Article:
Natural gas is produced through several projects, including a joint venture of the Eni and INA companies that operates two
platforms - one is in Croatian waters and draws gas from six wells, and the other (which started operating in 2010) is located in Italian waters. The Adriatic gas fields were discovered in the 1970s, but their development commenced in 1996. In 2008, INA produced 14.58 million BOE per day of gas. About 100 offshore platforms are located in the Emilia-Romagna
region, along with 17 in the Northern Adriatic. Eni estimated its concessions in the Adriatic Sea to hold at least 40,000,000,000 cubic metres (1.4×1012 cu ft) of natural gas, adding that they may even reach 100,000,000,000 cubic metres (3.5×1012 cu ft). INA estimates, however, are 50% lower than those supplied by Eni. Oil was discovered in the Northern Adriatic at a depth of approximately 5,400 metres (17,700 ft); the discovery was assessed as not viable because of its location, depth and quality. These gas and oil reserves are part of the Po basin Province of Northern Italy and the Northern
In the 2000s, investigation works aimed at discovering gas and oil reserves in the Middle and Southern Adriatic basins intensified, and by the decade's end,
oil and natural gas reserves were discovered southeast of the Bari, Brindisi
- Rovesti and Giove oil discoveries. Surveys indicate reserves of 3 billion barrels of oil in place and 5.7×1010 cubic metres (2,000,000,000,000 cu ft) of gas in place. The discovery was followed by further surveys off the Croatian coast. In January 2012, INA commenced prospecting for oil off Dubrovnik, marking the resumption of oil exploration along the eastern Adriatic coast after surveys commenced in the late 1980s around the island of Brač were cancelled because of Yugoslavia's breakup and war in Croatia. Montenegro is also expected to look for oil off its coast. As of January 2012, only 200 exploration wells had been sunk off the Croatian coast, with all but 30 in the Northern Adriatic basin.
PlanetSolar in Venice 9th October 2014, Grand Canal
FLORA AND FAUNA
The unique nature of the Adriatic gives rise to an abundance of endemic flora and fauna. The Croatian National Biodiversity Strategy Action Plan identified more than 7,000 animal and plant species in the Adriatic Sea. The Central Adriatic is especially abundant in endemic plant species, with 535 identified species of green, brown and red algae. Four out of five Mediterranean seagrass species are found in the Adriatic Sea. The most common species are Cymodocea nodosa and Zostera noltii, while Zostera marina and Posidonia oceanica are comparably rare.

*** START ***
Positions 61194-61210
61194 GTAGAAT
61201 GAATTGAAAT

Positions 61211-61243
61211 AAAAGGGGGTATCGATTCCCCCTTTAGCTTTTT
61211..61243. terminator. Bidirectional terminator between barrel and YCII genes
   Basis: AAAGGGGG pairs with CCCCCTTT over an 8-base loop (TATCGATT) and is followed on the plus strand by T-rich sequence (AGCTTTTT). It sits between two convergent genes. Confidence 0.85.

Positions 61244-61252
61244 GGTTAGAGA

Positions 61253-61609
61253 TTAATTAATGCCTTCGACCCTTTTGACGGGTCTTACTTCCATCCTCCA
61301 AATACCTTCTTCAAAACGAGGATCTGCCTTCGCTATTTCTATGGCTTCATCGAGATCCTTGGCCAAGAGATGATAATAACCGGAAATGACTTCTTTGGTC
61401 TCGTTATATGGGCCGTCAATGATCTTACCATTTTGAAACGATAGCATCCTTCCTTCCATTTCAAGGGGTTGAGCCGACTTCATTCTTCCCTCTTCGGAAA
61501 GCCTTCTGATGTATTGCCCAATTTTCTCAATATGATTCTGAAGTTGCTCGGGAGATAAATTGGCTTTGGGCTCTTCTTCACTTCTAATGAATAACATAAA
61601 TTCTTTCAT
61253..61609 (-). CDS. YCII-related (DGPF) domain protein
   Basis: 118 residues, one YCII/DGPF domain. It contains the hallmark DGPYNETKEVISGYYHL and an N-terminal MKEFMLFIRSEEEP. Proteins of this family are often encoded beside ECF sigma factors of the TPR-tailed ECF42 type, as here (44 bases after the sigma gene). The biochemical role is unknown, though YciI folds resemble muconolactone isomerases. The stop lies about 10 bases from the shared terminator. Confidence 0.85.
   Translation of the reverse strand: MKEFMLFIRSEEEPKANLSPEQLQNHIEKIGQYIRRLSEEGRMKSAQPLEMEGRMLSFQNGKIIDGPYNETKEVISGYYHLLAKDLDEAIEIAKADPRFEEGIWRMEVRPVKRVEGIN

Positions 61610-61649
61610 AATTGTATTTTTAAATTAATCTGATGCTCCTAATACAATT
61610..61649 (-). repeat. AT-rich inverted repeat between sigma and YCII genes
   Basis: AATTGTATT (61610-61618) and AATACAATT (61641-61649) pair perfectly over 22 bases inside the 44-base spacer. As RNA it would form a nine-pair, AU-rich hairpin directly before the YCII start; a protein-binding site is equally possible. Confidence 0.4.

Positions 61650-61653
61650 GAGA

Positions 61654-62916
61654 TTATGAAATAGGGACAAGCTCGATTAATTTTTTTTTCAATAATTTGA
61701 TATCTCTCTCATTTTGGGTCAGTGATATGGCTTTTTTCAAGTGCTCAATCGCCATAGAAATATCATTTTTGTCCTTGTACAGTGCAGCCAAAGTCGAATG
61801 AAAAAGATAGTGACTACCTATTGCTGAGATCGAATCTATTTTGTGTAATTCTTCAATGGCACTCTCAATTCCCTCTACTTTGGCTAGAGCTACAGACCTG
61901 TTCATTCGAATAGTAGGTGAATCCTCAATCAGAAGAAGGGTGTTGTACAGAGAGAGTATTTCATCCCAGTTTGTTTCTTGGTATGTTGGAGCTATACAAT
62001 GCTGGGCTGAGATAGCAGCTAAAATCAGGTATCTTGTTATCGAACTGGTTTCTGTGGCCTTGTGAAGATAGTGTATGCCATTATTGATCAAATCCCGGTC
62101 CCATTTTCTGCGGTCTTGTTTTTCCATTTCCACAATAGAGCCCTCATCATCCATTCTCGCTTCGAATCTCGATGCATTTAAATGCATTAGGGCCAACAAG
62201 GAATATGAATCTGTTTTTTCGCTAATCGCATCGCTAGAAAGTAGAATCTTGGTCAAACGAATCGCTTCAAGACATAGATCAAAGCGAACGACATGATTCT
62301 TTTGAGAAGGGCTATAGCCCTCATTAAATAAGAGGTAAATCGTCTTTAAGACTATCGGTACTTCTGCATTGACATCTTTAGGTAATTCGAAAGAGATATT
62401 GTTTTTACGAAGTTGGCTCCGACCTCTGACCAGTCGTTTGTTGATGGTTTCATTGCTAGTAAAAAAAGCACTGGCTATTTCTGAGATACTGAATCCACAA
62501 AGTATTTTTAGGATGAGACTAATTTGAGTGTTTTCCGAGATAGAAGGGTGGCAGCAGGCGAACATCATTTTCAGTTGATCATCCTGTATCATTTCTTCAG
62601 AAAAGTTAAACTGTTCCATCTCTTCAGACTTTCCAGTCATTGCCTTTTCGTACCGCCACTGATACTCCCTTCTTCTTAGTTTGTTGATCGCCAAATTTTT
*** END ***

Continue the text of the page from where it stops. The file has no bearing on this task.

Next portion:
A number of rare and threatened species are also found along the Adriatic's eastern coast; it is relatively clearer and less polluted than the western Adriatic coast—in part because the sea currents flow through the Adriatic in a counterclockwise direction, thus bringing clearer waters up the eastern coast and returning increasingly polluted water down the western coast. This circulation has significantly contributed to the biodiversity of the countries along the eastern Adriatic coast; the common bottlenose
dolphin is frequent in the eastern coast's waters only, and the Croatian coast provides refuge for the critically endangered monk seal and sea turtles.
The Northern Adriatic in particular is rich in endemic fish fauna. Around thirty species of fish are found in only one or two countries bordering the Adriatic Sea. These are particularly due to or dependent upon the karst morphology of the coastal or submarine topography; this includes inhabiting subterranean habitats, karst rivers, and areas around freshwater springs. There are 45 known subspecies endemic to the Adriatic's coasts and islands. In the Adriatic, there are at least 410 species and subspecies of fish, representing approximately 70% of Mediterranean taxa, with at least 7 species endemic to the Adriatic. Sixty-four known species are threatened with extinction, largely because of
over-fishing. Only a small fraction of the fish found in the Adriatic are attributed to recent processes such as Lessepsian migration, and escape from mariculture.
During the 20th century, when many artesian wells were sunk into the periphery of the lagoon to draw water for local industry, Venice began to subside. It was realised that extraction of water from the aquifer was the cause. The sinking has slowed markedly since artesian wells were banned in the 1960s. However, the city is still threatened by more frequent low-level floods (called Acqua alta, "high water") that creep to a height of several centimetres over its quays, regularly following certain tides. In many old houses, the former staircases used to unload goods are now flooded, rendering the former ground floor uninhabitable.